Florida posted the biggest surge among states in the use of heavy-duty trucks with clean diesel engines in 2017, notching an 81% jump compared with a year earlier, according to data from IHS Markit. This increase came as fleet confidence in the technology took hold and more freight-hauling opportunities opened up in the nation’s fourth-largest state economy, other experts said.
Florida’s commercial trucking environment remains “breathtakingly good,” Florida Trucking Association President Ken Armstrong said.
“In 2017 there were 14.5 million border crossings between Georgia, Alabama and Florida, which far exceeds even pre-recession 2007, and in 2007 the economy was going pretty gangbusters, but the 14.5 million blows that out of the water,” Armstrong told Transport Topics.
The 14.5 million truck crossings were 500,000 more than in 2016, he said.
The association has about 200 trucking fleets as members, in addition to about 200 supplier members. Of those fleets, about 85% are based in Florida.
Much of the growth in Florida has been spurred by the current economic and business climate in the state, said Jonathan Randall, Mack Trucks senior vice president of North American sales and marketing, who attended an FTA meeting earlier in the year. “Also playing a role in the growth is the expansion of large fleets who hadn’t purchased significant numbers of trucks in recent years,” he said.
Many fleets in Florida are placing a greater emphasis on trucks that offer greater driver comfort, advanced safety technologies, improved fuel efficiency and better uptime solutions to help decrease the total cost of ownership, he said. “We’re seeing significant customer interest not only in Florida, but across North America,” Randall said.
One Florida fleet executive also linked the increase to better engine technology spurring sales of new, more fuel-efficient heavy-duty trucks, and said the state’s strong business environment is prompting fleets such as his to add trucks.
“What we are seeing is the truck technology is going strong. [Manufacturers] are building a good truck,” said Pete Nativo, vice president of fleet solutions for Oakley Transport, which is based in Lake Wales, Fla. “There are not a lot of problems like earlier, say 2011 to 2014, with exhaust gas recirculation [to reduce emissions of nitrogen oxide, or NOx]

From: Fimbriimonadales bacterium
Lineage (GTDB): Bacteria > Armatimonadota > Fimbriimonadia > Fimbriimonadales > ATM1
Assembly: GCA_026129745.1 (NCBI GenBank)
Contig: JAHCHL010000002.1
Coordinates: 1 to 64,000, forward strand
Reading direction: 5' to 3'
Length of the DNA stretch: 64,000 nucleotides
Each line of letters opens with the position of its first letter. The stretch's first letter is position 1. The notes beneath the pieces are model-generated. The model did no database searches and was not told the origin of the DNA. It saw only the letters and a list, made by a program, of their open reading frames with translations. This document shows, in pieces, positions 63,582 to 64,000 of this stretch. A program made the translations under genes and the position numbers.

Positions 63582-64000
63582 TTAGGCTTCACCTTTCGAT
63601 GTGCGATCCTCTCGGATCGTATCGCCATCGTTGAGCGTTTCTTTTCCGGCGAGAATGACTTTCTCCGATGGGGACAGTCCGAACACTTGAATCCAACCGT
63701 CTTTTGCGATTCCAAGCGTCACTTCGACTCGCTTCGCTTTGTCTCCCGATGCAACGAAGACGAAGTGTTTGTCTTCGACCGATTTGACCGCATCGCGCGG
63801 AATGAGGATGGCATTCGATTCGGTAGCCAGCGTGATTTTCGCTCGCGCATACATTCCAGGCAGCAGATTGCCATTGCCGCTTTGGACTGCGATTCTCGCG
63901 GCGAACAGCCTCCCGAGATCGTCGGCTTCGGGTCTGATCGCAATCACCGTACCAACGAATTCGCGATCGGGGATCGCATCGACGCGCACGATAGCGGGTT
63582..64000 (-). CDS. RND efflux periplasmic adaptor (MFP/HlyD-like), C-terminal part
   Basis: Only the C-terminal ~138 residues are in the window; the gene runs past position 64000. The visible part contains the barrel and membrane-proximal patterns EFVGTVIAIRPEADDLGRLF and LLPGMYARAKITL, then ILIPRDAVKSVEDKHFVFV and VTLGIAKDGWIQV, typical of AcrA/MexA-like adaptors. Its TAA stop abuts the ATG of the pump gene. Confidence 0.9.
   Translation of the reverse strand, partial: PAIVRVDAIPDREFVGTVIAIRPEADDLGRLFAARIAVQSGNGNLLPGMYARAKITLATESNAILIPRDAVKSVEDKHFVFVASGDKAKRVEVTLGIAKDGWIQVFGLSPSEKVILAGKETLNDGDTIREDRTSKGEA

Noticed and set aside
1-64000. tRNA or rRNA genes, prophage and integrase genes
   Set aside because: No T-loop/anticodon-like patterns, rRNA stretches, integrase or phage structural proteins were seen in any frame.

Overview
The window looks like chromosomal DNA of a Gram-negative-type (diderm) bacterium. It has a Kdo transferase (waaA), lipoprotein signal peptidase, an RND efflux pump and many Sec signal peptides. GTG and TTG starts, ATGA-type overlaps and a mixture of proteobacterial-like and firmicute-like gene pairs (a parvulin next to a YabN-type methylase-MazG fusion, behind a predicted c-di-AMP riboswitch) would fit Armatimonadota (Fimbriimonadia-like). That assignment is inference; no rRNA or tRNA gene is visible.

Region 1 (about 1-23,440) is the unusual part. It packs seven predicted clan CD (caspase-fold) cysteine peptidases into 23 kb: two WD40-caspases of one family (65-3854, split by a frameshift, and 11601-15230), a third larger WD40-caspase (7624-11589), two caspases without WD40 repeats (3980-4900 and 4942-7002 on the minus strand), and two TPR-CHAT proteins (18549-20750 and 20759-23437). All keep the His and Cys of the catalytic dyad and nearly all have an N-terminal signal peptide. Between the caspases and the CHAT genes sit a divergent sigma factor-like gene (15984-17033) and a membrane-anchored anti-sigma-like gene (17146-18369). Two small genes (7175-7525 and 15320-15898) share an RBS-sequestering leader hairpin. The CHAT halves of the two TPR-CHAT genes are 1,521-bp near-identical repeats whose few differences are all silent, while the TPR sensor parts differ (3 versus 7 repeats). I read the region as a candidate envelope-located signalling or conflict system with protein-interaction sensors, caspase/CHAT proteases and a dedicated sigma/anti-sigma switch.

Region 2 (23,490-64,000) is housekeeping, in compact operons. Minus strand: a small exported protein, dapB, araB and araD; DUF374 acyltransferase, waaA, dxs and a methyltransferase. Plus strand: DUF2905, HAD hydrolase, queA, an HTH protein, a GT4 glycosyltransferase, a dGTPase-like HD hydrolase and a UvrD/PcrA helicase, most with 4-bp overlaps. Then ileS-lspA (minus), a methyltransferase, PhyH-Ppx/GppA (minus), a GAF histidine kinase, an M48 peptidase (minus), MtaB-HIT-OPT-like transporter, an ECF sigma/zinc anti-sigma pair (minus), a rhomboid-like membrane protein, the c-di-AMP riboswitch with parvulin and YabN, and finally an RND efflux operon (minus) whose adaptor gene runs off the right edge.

The dependability of the diesel engine itself is much better, he said, “and is probably at its peak performance. So a lot of people are buying a truck.”
Nativo added, “On our brand new trucks, before they are even broken in, we are seeing 7.25 miles per gallon.”
The North American Council for Freight Efficiency in its latest annual fleet fuel study found the average U.S. fleet posted 5.91 mpg.
At the same time, Oakley — primarily a liquid food grade bulk hauler — expanded its footprint to haul dry bulk commodities such as sugar and flour, Nativo said. It also launched a fleet pulling dry and refrigerated vans to satisfy customer demand. It added about 175 trucks to serve both new divisions.
“Everybody is guns out,” Nativo said of his customer base. “It is just really busy.”
Over the past decade, truck and engine manufacturers and their suppliers “have fundamentally transformed diesel technology to near-zero emissions performance while also increasing its fuel efficiency,” Allen Schaeffer, executive director of the Diesel Technology Forum, said in a release.
He also suggested that new federal tax law could have boosted demand for new trucks. The Tax Cuts and Jobs Act, signed into law in December, permits full expensing of most types of equipment placed into service between Sept. 27, 2017, and Dec. 31, 2022, according to American Trucking Associations.
The law also means companies are allowed to revalue tax-deferred liabilities as of Dec. 31, 2017, to reflect the new 21% federal corporate income tax rate, down from 35%.
“It’s obviously too early to know what the 2018 year looks like, but anecdotally everything I hear from my members is that 2018 is just continuing the straight upward trend from the last two or three years in terms of quantities and demand and the business environment,” Armstrong said.